According to the invention, the cavity into which the needle to be detected protrudes is advantageously designed geometrically such that the thus-formed resonator is operated at a specified operating frequency (such as 38 GHz) with a natural vibration in an H110 mode. An oscillator for generating the operating frequency, which can also be integrated in combination with a so-called double ratrace ring to replace a conventional insulator and a circulator in the housing of the needle to be detected, is known in a similar form, for instance from EP 0 685 930 A1. The so-called double ratrace ring is an arrangement of two couplers with a mixed diode in a ratrace coupler form.
In a preferred exemplary embodiment, the transmitting output of the oscillator is advantageously coupled into the needle housing, embodied as a cavity resonator, via a wirelike probe acting as a transmitting and receiving antenna or via a rod antenna. Some of the transmission power is supplied, via one arm of the ratrace ring, to a mixer, and the reception signal decoupled from the oscillator is delivered to the second arm of the ratrace ring. Upon mistuning of the cavity resonator by a needle motion, the change in a zero crossover phase can be picked up as a low-frequency signal at one output of the ratrace ring.
The above-described circuit can be constructed in a simple way as a hybrid circuit using so-called microline technology (MIC or monolithic integrated circuit) with an integrated GaAs-MMIC circuit (gallium arsenide microwave monolithic integrated circuit). The dimensioning rules for designing the cavity resonator, using the calculation methods known for instance for cylindrical hollow conductors, result in a maximum diameter dmax=2.405•c/π/f and a minimum diameter dmin=1.841•c/π/f, where f is the operating frequency and c is the speed of light. The height of the cylinder should be at maximum 0.4•dmax. In a different geometrical design of the cavity resonator, for instance with regular polygons such as a hexagon or octagon and so forth, the dimensioning rules should be adapted accordingly.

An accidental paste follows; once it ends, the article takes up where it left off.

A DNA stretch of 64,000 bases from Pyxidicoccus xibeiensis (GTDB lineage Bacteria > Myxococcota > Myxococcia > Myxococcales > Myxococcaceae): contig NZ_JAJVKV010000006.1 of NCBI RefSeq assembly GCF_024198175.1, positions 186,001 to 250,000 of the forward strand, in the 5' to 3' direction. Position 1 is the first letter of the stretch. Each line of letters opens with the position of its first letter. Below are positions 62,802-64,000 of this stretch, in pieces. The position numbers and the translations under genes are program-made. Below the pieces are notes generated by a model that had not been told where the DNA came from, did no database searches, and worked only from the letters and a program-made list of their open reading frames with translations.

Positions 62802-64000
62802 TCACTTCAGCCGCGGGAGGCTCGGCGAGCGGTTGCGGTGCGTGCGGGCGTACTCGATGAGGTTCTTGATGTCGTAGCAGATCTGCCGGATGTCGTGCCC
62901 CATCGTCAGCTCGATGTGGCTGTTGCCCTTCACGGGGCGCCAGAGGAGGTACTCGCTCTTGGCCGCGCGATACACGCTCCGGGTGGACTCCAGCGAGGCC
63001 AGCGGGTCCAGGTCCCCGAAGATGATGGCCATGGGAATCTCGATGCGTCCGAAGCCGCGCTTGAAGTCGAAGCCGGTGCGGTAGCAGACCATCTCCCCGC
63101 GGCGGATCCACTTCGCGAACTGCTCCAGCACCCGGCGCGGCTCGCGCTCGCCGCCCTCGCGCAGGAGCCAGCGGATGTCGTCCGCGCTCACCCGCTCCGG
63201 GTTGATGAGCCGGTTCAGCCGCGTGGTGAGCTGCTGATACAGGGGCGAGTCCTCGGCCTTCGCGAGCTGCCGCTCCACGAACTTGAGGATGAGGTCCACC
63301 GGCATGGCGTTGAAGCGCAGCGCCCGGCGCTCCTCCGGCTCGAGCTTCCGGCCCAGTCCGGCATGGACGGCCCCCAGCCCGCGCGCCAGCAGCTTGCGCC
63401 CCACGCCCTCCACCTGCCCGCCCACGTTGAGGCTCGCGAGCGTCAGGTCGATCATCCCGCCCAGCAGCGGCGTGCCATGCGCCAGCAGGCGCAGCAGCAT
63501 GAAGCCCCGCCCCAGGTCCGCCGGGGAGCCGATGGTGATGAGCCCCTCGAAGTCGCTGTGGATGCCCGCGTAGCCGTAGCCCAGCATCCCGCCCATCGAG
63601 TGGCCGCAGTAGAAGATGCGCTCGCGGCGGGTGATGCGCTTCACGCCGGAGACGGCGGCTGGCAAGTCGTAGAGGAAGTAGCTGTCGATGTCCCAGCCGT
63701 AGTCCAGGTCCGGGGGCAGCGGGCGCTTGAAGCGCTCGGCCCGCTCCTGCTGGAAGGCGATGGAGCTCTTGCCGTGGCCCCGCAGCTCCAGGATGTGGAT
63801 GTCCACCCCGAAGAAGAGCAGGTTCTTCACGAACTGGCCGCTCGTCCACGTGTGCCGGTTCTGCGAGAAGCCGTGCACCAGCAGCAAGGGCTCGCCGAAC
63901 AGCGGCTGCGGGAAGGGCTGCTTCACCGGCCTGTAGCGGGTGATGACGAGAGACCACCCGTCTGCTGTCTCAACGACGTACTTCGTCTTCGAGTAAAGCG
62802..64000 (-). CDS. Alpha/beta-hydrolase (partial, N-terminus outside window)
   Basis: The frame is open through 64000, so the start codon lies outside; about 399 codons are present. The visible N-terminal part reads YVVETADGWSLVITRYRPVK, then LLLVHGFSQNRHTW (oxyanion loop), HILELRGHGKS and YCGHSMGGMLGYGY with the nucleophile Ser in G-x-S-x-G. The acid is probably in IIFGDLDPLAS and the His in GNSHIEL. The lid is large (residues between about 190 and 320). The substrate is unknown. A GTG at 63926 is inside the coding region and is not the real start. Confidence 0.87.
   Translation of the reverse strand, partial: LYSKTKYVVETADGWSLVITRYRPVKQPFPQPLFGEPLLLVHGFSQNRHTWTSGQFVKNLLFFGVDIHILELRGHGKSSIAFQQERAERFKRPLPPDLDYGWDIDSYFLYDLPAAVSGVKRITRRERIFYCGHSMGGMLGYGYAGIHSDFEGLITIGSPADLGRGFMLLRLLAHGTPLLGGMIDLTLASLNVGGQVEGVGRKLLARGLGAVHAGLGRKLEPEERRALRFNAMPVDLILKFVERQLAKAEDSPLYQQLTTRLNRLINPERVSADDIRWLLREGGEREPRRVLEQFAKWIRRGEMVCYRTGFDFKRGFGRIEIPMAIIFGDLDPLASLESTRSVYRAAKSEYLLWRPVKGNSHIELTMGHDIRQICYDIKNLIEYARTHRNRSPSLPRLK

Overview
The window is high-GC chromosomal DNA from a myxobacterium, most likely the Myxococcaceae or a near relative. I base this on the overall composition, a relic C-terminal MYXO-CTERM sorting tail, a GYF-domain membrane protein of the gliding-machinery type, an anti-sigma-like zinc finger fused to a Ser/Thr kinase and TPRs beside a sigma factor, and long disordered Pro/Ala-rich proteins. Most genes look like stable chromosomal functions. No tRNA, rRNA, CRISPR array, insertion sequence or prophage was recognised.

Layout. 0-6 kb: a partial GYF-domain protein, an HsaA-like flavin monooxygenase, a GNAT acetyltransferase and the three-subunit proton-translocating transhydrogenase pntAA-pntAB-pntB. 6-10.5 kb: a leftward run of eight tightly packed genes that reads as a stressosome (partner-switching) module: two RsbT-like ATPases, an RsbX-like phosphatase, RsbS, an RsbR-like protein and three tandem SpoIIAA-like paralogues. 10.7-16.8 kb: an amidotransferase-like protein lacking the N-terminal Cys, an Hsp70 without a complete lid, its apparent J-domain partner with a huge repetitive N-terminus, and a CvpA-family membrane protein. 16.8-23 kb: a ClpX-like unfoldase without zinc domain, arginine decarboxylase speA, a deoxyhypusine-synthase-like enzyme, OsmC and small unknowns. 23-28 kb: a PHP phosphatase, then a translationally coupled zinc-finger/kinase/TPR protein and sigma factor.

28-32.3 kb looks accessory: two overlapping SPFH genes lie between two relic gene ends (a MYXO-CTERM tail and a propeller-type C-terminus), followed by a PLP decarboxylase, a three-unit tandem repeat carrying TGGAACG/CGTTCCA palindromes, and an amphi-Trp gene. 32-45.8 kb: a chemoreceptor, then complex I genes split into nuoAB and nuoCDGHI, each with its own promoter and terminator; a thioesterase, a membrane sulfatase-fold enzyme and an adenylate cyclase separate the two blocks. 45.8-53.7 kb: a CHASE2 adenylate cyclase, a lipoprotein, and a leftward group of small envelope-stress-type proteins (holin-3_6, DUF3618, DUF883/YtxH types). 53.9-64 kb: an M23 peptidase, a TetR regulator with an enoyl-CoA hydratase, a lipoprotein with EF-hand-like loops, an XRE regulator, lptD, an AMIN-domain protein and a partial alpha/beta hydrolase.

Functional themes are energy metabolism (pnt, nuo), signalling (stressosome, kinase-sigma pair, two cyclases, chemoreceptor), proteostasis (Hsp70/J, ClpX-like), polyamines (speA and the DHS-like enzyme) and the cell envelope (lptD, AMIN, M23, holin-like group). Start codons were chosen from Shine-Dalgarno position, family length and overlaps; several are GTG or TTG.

In a preferred exemplary embodiment, for an operating frequency of 38 GHz, a resonator diameter of 5.5 mm and a cylinder height of 2 mm result; the reciprocating motions of the needle amount approximately to a range of from 0.2 mm to 1.5 mm into the resonant chamber. The cavity resonator can be disposed symmetrically or asymmetrically with respect to the end of the needle to be detected. Any required fuel (Diesel) recirculation is also possible through the cavity, if the requisite bore for the purpose, in the embodiment described (where f=38 GHz and εR=1) is selected to be no greater than 2.5 mm, and the cavity size is corrected to suit the dielectric constants.
As an alternative to the above-described inputting of microwave energy into the resonant chamber, the input can also be effected radially or orthogonally via a coupling loop coaxial cable or a hollow conductor. It is also possible to include a ceramic, glasslike or plasticlike carrier material for the antenna (such as Al2O3, BaTiO3, quartz glass, or plastics such as PE, PC, PP, PTFE, etc.).